Sea Ice and Freshwater Ice Assessments
2019 Sea Ice
Jeff Key and Rick Thoman
6 January 2019; updated 18 January, 7 March
Note: This is an early and partial assessment for 2019. It will be updated and expanded periodically througout the year.
Record Minimum Antarctic Sea Ice Extent for Early January
On 1 January 2019, the sea ice area around the Antarctic continent was the smallest January area since the satellite record began in 1978. Figure 1 shows time series of ice extent from two sources. The sea ice area was 30,044 sq km (11,600 sq mi) below the previous record low for 1 January, which was set in 2017. Figure 2 shows the sea ice extent from AMSR2 on 1 January 2018 and 1 January 2019. The largest differences are in the Davis Sea (~75°E longitude) and the Ross Sea (~175°W). The melt season will continue into February.
Fig. 1. Antarctic sea ice extent in early January 2019. Left: JAXA/NiPR/ADS, right: NSIDC.
Fig. 2. Antarctic sea ice extent on 1 January 2018 (left) and 1 January 2019 (right). (NOAA)
Antarctic sea ice cover is highly variable. For example, it reached a record high in 2014 and a record low in 2016 (Figure 3). Why is the Antarctic sea ice extent so low? There is some discussion that suggests it's a combination of natural variability in the atmosphere and ocean, with a possible role of human-induced changes in the climate system. For the 2016 record minimum, it appears that a strongly negative Indian Ocean Dipole (IOD) event promoted a wind pattern such that surface winds from the north pushed the sea ice back towards the Antarctic continent and also brought additional heat to the region, enhancing ice melt. That 2016 pattern may have a longer-term impact that has led to the current low sea ice extent event.
Fig. 3. Annual cycle of Antarctic sea ice extent in 2014 and 2016 with the 1981-2010 median. (NSIDC's Charctic tool)
Anomalous Winter Transition to Open Water for Western Alaska…Again
Looking back, the winter of 2017-18 produced unprecedented low sea ice coverage in the Bering Sea. A number of western Alaskan communities battled the all-too-familiar coastal flooding during the autumn and into the winter, culminating with unprecedented flooding at Little Diomede during late February. Maritime subsistence harvest activities were modified with increased financial costs and public safety risks - or altogether abandoned. Beginning in late spring, seabirds and subadult seals were emaciated or in poor body condition. The late winter 2018 ice extent was significantly lower than any reconstructed ice extent records since 1850. Summer came and revealed profound changes in the northern Bering Sea marine ecosystem due to the lack of the thermal barrier formed by the briny waters that are created by sea ice formation. This dense salty water, which can remain liquid to -2°C, historically separated two distinct marine ecosystems (northern and southern Bering Sea). With limited sea ice formation in the northern Bering Sea, this barrier was almost entirely removed, allowing the larger predatory commercially, viable southern fishes to surge north.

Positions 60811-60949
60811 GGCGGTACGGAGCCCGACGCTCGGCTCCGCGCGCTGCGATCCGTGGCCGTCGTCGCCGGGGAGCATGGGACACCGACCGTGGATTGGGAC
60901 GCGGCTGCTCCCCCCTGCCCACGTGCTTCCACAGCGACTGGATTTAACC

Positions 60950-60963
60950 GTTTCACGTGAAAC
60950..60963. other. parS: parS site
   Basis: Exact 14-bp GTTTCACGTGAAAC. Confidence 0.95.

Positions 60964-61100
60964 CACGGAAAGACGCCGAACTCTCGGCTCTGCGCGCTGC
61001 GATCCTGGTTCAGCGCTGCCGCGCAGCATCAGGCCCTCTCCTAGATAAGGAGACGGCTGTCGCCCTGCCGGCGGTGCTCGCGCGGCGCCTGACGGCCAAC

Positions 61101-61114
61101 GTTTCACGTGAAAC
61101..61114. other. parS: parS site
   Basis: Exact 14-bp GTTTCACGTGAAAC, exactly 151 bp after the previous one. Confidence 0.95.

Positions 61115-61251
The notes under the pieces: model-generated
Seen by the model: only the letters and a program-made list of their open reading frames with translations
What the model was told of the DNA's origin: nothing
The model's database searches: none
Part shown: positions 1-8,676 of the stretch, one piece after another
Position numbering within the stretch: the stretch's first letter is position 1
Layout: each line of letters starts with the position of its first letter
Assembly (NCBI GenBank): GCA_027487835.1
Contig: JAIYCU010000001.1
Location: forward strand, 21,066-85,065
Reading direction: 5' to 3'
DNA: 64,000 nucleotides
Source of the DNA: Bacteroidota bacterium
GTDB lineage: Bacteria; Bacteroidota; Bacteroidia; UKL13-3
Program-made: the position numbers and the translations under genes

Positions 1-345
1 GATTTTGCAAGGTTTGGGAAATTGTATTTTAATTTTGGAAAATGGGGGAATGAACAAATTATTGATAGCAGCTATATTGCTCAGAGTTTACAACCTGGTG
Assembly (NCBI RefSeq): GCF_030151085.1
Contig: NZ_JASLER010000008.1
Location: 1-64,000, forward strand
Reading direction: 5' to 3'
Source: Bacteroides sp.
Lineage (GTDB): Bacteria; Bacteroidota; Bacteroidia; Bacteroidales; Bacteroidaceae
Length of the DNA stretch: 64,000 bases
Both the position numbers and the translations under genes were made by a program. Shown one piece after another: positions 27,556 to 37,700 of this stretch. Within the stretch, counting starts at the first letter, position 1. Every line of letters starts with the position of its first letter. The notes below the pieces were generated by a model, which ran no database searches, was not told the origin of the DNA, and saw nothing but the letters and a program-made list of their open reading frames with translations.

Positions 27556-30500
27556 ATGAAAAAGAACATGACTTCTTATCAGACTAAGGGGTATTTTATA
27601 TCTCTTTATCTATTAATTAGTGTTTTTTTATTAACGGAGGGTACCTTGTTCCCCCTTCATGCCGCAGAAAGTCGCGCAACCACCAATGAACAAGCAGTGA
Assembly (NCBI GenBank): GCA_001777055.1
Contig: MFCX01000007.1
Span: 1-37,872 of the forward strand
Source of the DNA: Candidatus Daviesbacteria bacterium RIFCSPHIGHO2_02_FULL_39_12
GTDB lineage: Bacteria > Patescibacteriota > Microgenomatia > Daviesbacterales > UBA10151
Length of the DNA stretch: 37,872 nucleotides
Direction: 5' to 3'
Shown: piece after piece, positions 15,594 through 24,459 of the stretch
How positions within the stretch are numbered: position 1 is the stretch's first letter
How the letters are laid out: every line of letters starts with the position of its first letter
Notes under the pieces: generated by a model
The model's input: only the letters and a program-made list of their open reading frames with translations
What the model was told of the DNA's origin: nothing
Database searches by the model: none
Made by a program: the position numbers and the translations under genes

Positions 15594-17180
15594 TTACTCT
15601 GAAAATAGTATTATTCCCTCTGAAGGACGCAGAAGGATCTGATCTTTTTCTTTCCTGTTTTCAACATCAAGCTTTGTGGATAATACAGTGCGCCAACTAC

Autumn 2018 started with very warm ocean temperatures in the southern Chukchi and Bering Seas and, as a result, sea ice was again slow to form. However, seasonably cold temperatures and frequent north winds during December 2018 and early January 2019 allowed for rapid ice growth and optimism for more normal spring sea ice conditions. But it was not to be: starting in late January the weather changed to persistent southerly storm conditions, with 15 separate storm systems affecting the northern Bering Sea region through February. This “parade of storms” decimated the existing sea ice by melting or pushing the ice north through the Bering Strait and into the in the southern Chukchi Sea (Figure 4). The impacts to coastal communities are immediate, and people are left to change their food-gathering strategies to a novel open water winter situation in order to provide for the nutritional, cultural, and economic needs of their families.
Overall, the February 2018 sea ice extent in the Bering Sea was the lowest record in the satellite era (since 1979), just 42% of the 1981-2010 average. Sea ice extent during February 2019 is the second lowest documented, at 56% of average. Sea ice extent in Alaska during March 2019 is not off to a good start, as there is already much less sea ice than at the same time in 2018.
Fig. 4. Sea ice concentration on 1 March 2019 (left) and 1 March 2018 (right). (Courtesy of University of Bremen and @AlaskaWx)